Boys Noize: Interview

    If you were even remotely within earshot of a dance floor this year, you probably heard the Boys Noize banger “Jeffer.” With Power, the follow up to 2007’s Oi Oi Oi, Alex Ridha, the German maestro behind Boys Noize, has solidified his standing as one of electro’s power players. Here, Ridha discusses the making of the new album, his numerous side projects and collaborations, and what’s up next for him — including, he says, a remix album and a return to the U.S. for a tour this spring.


    In the past you’ve mostly done DJ sets. Do you plan to do a live tour at some point in the future?

    It’s not a classic DJ set. I bring a lot of live elements into it, and with the right mixer I can do a lot to make my set more special. DJ’ing was always super easy, so I try to make it the most exciting for myself, too. I’m still planning a live set, though.

    Power was one of my favorite dance records of 2009. How did you want this album to be different from Oi Oi Oi?
    I didn’t plan anything. It just came out like this, because when I’m in the studio I just go from sound to sound. Power probably sounds different because I try not to repeat myself and to surprise with fresh stuff.

    What was the creative process like for making Power?
    Some tracks I did two years ago, like “Starter” and “Jeffer.” In 2009, I still liked the idea of the tracks, so I finished them and tested [them] in the club. Some tracks, like “Trooper,” “Rozz Box,” or “LL,” I did in three hours. Then there were some other ideas I took with me to my holidays in India: “Kontact Me,” “Gax,” and “Nerve.” All the tracks were mixed again in my studio after testing them several times in the club.

    You don’t use vocals for your tracks, and I don’t believe you collaborate with anyone on Boys Noize songs. Is there any particular reason you like to work alone on Boys Noize stuff?
    It just happened. During my gigs, I went to the studio and did this stuff — I didn’t plan to do an album, I just did the tracks like I usually do. Regarding vocals, it’s simple: I don’t play vocal tracks in my DJ sets, but I’m a big fan of robot voices, and I have this crazy machine that can generate vocals.

    “Jeffer” has been played in every DJ set I have heard in the last four to six months. It’s an awesome song, but have you gotten tired of it, or do you continue to play it because it’s so popular?
    For some reason, I haven’t gotten tired of it yet. I think this is a good sign.

    Let’s talk about some of the other work you’ve been doing. The tracks you and Erol Alkan did together are also everywhere right now. I’ve heard you and Erol have more tracks coming out. Will there be a full album? How did you guys decide to do a project together in the first place?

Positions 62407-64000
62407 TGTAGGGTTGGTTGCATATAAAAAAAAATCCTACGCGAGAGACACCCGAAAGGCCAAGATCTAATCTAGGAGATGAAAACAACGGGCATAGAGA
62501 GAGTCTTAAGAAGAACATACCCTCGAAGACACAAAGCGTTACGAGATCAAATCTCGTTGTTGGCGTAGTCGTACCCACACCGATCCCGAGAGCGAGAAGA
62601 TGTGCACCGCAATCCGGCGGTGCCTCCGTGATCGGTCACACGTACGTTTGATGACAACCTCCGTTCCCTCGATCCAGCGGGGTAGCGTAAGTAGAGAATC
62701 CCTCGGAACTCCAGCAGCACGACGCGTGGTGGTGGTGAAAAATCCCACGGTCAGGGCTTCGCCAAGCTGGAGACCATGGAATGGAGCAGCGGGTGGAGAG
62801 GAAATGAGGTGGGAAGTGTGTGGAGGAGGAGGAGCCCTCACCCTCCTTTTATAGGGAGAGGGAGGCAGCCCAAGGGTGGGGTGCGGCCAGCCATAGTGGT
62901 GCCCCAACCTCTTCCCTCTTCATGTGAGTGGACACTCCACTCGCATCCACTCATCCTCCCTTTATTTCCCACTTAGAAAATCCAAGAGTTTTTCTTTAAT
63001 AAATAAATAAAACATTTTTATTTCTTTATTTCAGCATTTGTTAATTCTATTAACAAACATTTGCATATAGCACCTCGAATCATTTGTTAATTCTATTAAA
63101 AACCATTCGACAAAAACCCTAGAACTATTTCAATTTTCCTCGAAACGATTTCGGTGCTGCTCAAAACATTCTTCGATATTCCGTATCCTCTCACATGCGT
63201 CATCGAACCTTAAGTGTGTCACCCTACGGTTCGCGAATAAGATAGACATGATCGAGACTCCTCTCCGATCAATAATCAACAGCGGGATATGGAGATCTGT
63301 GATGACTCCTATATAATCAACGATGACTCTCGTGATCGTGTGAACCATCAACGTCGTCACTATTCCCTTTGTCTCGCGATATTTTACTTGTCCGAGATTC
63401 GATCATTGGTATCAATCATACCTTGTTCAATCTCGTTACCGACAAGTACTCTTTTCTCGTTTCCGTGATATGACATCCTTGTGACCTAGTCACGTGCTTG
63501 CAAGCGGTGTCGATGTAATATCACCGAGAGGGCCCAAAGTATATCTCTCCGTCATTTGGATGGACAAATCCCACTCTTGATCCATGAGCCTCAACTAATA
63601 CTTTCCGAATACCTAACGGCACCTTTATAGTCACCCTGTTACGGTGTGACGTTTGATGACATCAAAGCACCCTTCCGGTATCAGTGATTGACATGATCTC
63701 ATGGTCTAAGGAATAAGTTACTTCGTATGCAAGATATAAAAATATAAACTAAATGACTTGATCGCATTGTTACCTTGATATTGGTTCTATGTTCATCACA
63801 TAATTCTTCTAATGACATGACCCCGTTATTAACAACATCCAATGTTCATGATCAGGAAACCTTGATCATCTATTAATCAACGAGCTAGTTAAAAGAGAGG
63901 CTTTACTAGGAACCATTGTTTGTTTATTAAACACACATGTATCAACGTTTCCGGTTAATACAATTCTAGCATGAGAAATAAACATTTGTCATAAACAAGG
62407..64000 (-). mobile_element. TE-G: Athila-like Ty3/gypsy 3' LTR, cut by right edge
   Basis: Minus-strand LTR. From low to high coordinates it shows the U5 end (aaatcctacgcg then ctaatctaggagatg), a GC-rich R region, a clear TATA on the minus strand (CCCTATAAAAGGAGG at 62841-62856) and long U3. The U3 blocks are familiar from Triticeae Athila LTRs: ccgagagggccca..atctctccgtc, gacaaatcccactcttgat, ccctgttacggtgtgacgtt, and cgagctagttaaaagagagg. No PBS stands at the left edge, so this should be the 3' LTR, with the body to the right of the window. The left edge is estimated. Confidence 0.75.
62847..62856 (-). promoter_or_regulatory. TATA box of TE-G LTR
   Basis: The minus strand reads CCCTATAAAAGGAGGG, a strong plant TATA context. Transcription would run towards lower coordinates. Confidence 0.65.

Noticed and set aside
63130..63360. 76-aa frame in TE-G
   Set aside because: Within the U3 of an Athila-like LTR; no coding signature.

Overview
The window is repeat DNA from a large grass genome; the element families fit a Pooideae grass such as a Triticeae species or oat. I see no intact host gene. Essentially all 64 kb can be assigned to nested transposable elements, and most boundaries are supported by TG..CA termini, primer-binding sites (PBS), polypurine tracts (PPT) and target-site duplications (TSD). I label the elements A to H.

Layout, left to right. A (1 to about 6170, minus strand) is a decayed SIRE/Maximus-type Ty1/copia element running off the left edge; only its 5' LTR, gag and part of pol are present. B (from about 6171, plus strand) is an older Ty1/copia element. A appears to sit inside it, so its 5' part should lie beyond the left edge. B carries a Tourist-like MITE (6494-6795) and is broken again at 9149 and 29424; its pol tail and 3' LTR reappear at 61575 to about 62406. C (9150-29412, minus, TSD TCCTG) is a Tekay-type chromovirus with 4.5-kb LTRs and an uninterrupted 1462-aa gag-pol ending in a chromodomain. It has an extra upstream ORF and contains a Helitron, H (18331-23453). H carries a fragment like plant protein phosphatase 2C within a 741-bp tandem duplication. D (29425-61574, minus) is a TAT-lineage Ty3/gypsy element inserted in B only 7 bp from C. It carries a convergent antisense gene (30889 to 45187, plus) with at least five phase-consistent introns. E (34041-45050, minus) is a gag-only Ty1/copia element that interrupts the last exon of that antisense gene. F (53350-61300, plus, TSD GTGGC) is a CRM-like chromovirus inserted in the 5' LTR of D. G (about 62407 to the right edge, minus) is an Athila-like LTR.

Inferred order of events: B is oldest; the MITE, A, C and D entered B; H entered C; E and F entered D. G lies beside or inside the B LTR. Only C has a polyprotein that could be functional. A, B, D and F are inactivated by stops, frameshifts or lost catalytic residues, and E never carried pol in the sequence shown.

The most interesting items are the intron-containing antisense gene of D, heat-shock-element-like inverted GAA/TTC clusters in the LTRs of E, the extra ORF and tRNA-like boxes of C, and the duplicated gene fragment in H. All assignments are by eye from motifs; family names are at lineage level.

Indeed, there will be more tracks to come in 2010, but no album is planned. We just have so much fun in the studio. It was really interesting, too, because we both come from different backgrounds. In the studio, it’s a real collaboration where both of us put the same amount of input into the music.

    I also talked to the Faint earlier this year, and they told me they had been working on a project with you. What’s the latest?
    I went to Omaha, Neb., and we did two totally fucked-up demos. But we never finished them. Let’s see…

    Are you still in the middle of producing Gonzales’ album, or is it finished now? What can you tell me about that?
    It’s 99 percent finished. I am the happiest person to work with Gonzales — he’s such a genius and so talented. The music we did is based on his piano songs, and I tried to fit in there. It’s like black and white coming together. If you know Gonzales, the album will be quite colorful. 

    How did you become involved in producing for the Black Eyed Peas and Kelis? When will those tracks be released?
    Black Eyed Peas contacted me because is a big fan of my Oi Oi Oi album. When they were working on their new album, they asked for beats to sing/rap over. I sent two or three, and one of them ended up on their album. It’s called “Simple Little Melody” and was originally an instrumental I did for myself. After I met in the studio, he rapped on a couple of other beats — one of them became the “Boom Boom Pow” remix 50 Cent and Gucci Mane rapped over as well. I met Kelis in L.A. and played her some beats, too. I produced four, but I’m not sure if they will end up on the album.

    Is the Puzique project with D.I.M. still active?
    Yeah, Puzique is us, so maybe [D.I.M.] has a track to fit on the flip side to release a new 12-inch. Though he just moved to Berlin, so we [are] gonna do some new tracks soon.

    After all that, is there someone you’re dying to work with?
    I’d like to do another album with Gonzales.

    What are you listening to at the moment? Any new artists you find exciting or new tracks that you are excited to play out in your DJ sets?
    Yeah, I’ve got new tracks from my boys at Boysnoize Records. Djedjotronic is such a talented producer, it’s incredible. His new tracks are so good. I’ve also been listening to new bangers by Les Petits Pilous.

    What else is going on at Boysnoize Records?

    There will be remixes for my track “Transmission.” I think I’m going to release three 12-inches with mixes from Mr. Oizo, Tiga, Djedjotronic, Untold, and James Ruskin. After that, we will release the new LPP and Djedjotronic stuff.

    Any other projects coming up?
    I’ve been working with U.K. grime rapper Kano. We did two songs already. He’s a super dope rapper, and he reminds me of Talib Kweli.

    And finally, what would people be shocked or surprised to know about you?
    I’m boring.